PEOPLE WHO KNEW ME
St. Martins, May 2016
One of Bustle’s Best Debuts of the Year
Emily Morris got her happily-ever-after earlier than most. Married at a young age to a man she loves passionately, she is building the life she always wanted. But when her mother-in-law becomes chronically ill, enormous stress threatens her marriage. Emily watches helplessly as the devotion Drew once showed her is transferred to his ailing mother. When she’s thrust into an enforced caretaker role, it’s too much to bear. Emily starts spending more and more time at work. That’s when she falls in love with her boss. That’s when she gets pregnant.
Resolved to tell her husband of the affair and to leave him for the father of her child, Emily’s plans are thwarted when the world is suddenly split open. It’s 9/11 and her lover is just one of the thousands of people who have been killed in the towers. It’s amid terrible tragedy that she finds her freedom, as she leaves New York City to start a new life. It’s not easy, but Emily–now Connie–forges a new happily-ever-after in California. But when a life-threatening diagnosis upends Connie’s life, she is forced to confront her past for the good of her thirteen-year-old daughter.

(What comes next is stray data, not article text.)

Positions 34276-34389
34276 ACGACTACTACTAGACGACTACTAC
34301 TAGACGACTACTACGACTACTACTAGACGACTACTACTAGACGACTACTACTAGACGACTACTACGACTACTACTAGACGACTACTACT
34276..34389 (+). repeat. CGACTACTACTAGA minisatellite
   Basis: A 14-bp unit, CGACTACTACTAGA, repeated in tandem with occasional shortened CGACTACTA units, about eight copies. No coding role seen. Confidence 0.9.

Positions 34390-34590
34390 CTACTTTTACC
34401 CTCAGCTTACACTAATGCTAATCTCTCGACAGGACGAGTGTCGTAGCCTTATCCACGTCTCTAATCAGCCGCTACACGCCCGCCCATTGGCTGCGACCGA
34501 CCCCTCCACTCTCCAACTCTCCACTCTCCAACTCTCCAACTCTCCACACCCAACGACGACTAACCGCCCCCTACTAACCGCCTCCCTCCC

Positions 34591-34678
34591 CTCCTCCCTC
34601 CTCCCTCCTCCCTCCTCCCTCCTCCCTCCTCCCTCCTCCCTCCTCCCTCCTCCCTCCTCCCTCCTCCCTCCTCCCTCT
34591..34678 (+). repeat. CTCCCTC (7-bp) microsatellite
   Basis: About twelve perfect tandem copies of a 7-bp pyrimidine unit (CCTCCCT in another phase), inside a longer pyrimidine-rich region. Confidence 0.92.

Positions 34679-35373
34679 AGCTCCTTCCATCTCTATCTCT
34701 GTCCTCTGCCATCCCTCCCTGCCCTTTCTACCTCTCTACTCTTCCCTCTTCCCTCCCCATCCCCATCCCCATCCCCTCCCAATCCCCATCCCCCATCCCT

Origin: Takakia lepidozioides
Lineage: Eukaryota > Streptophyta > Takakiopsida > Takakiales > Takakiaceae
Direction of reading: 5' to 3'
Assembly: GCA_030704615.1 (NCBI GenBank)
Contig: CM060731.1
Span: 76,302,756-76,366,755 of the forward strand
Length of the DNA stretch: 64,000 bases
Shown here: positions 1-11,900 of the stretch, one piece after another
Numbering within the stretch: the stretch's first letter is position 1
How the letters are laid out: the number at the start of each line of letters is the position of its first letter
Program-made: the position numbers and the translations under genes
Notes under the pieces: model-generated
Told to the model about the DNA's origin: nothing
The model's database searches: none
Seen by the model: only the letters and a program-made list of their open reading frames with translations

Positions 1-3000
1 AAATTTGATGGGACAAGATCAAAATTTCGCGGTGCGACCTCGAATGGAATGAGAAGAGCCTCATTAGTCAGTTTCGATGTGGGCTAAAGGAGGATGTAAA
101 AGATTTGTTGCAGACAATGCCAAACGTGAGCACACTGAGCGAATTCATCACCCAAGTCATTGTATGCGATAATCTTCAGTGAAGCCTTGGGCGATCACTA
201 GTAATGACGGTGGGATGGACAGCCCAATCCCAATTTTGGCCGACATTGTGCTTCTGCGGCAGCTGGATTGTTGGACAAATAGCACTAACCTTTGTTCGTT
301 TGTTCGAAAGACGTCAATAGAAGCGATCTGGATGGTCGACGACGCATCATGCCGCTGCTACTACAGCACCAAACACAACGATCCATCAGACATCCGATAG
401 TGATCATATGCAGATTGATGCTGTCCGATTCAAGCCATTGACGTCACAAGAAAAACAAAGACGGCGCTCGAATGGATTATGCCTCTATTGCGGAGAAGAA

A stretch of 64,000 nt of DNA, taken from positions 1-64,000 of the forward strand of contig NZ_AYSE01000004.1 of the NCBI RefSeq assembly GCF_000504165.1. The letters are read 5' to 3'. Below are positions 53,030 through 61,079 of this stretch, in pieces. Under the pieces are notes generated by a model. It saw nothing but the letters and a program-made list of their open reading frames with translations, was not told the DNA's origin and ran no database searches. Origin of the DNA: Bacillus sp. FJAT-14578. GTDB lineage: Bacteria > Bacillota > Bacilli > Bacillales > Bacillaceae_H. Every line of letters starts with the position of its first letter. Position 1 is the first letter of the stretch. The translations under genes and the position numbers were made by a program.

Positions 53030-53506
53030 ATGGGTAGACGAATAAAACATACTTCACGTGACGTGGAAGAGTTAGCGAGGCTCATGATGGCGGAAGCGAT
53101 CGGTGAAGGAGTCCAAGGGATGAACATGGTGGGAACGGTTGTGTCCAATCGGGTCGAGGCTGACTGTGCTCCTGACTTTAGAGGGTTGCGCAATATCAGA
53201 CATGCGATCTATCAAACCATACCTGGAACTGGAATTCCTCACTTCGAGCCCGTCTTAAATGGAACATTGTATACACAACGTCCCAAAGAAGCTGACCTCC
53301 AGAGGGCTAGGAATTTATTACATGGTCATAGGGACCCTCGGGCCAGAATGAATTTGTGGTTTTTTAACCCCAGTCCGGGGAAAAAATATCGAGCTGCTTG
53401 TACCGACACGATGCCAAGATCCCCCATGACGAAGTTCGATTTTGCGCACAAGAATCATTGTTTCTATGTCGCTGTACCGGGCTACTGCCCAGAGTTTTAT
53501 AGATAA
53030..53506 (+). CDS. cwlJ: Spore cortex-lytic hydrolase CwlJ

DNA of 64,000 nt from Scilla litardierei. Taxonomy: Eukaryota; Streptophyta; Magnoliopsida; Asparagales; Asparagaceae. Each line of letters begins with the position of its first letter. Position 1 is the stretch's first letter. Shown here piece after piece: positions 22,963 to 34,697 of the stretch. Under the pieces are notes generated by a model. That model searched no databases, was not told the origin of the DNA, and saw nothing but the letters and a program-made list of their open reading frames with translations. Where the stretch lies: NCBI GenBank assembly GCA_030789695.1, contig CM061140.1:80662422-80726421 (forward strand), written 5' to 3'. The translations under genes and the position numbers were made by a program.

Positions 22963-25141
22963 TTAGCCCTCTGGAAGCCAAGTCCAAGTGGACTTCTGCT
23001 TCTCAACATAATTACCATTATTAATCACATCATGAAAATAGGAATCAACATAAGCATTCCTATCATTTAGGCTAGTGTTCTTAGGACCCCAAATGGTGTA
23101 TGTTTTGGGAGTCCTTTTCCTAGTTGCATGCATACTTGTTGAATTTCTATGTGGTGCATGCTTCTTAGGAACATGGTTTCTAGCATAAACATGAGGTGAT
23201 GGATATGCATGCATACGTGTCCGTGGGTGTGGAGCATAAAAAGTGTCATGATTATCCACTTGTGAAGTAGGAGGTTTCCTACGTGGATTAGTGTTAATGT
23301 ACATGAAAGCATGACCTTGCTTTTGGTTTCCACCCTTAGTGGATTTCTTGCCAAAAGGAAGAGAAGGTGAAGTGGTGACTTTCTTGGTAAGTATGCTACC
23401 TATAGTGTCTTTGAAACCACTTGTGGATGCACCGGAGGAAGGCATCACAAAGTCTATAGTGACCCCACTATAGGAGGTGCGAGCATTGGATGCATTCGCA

A riveting debut in which a woman must confront her own past in order to secure the future of her daughter, People Who Knew Me asks readers-what would you do?
“Refreshingly raw and honest . . . PEOPLE WHO KNEW ME has a sharp edge of emotional trauma and disappointment. It is very easy to love Emily—she is like any of us, struggling to make the best decisions she can. Ms. Hooper reminds us that control is an illusion, that the past offers no pardons and the choices we make, in turn, make us.” —The Wall Street Journal
Hooper’s debut novel poses the evocative question, have you ever thought about what it would be like to start your life over? Readers will ponder Emily’s difficult situation and often disturbing choices as they are glued to this compulsively readable tale. Hooper does not shy away from human nature’s less attractive qualities but rather engages with them head on, asking ever more demanding questions: what must one sacrifice in a marriage? What does it take to care for someone who is chronically ill? What does it mean to love yourself? — Booklist